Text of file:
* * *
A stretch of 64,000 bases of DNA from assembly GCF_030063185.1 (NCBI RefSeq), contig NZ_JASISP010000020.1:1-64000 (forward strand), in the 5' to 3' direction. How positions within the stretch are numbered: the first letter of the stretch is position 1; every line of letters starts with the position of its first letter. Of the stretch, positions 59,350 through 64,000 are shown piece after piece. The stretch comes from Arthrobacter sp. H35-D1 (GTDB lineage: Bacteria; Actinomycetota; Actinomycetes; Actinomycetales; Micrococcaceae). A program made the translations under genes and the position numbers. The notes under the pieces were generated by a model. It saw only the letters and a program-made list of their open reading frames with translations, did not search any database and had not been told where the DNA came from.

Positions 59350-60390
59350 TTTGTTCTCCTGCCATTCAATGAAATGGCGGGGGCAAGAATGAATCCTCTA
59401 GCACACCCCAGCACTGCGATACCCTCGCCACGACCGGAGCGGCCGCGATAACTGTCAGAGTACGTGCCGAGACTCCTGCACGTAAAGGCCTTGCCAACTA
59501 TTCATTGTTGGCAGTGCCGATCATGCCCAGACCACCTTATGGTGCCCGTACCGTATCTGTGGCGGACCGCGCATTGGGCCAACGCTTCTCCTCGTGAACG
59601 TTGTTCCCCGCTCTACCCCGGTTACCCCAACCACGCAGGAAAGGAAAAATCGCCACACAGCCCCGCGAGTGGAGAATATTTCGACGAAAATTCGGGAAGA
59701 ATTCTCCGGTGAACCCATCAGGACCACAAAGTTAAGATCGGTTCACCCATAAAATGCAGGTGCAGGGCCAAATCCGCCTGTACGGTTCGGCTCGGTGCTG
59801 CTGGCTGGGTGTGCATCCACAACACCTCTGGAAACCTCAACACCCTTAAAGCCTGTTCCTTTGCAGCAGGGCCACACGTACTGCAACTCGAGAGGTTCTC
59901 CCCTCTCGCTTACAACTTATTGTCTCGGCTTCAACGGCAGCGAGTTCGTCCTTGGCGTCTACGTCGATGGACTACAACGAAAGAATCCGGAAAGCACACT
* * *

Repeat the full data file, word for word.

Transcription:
A stretch of 64,000 bases of DNA from assembly GCF_030063185.1 (NCBI RefSeq), contig NZ_JASISP010000020.1:1-64000 (forward strand), in the 5' to 3' direction. How positions within the stretch are numbered: the first letter of the stretch is position 1; every line of letters starts with the position of its first letter. Of the stretch, positions 59,350 through 64,000 are shown piece after piece. The stretch comes from Arthrobacter sp. H35-D1 (GTDB lineage: Bacteria; Actinomycetota; Actinomycetes; Actinomycetales; Micrococcaceae). A program made the translations under genes and the position numbers. The notes under the pieces were generated by a model. It saw only the letters and a program-made list of their open reading frames with translations, did not search any database and had not been told where the DNA came from.

Positions 59350-60390
59350 TTTGTTCTCCTGCCATTCAATGAAATGGCGGGGGCAAGAATGAATCCTCTA
59401 GCACACCCCAGCACTGCGATACCCTCGCCACGACCGGAGCGGCCGCGATAACTGTCAGAGTACGTGCCGAGACTCCTGCACGTAAAGGCCTTGCCAACTA
59501 TTCATTGTTGGCAGTGCCGATCATGCCCAGACCACCTTATGGTGCCCGTACCGTATCTGTGGCGGACCGCGCATTGGGCCAACGCTTCTCCTCGTGAACG
59601 TTGTTCCCCGCTCTACCCCGGTTACCCCAACCACGCAGGAAAGGAAAAATCGCCACACAGCCCCGCGAGTGGAGAATATTTCGACGAAAATTCGGGAAGA
59701 ATTCTCCGGTGAACCCATCAGGACCACAAAGTTAAGATCGGTTCACCCATAAAATGCAGGTGCAGGGCCAAATCCGCCTGTACGGTTCGGCTCGGTGCTG
59801 CTGGCTGGGTGTGCATCCACAACACCTCTGGAAACCTCAACACCCTTAAAGCCTGTTCCTTTGCAGCAGGGCCACACGTACTGCAACTCGAGAGGTTCTC
59901 CCCTCTCGCTTACAACTTATTGTCTCGGCTTCAACGGCAGCGAGTTCGTCCTTGGCGTCTACGTCGATGGACTACAACGAAAGAATCCGGAAAGCACACT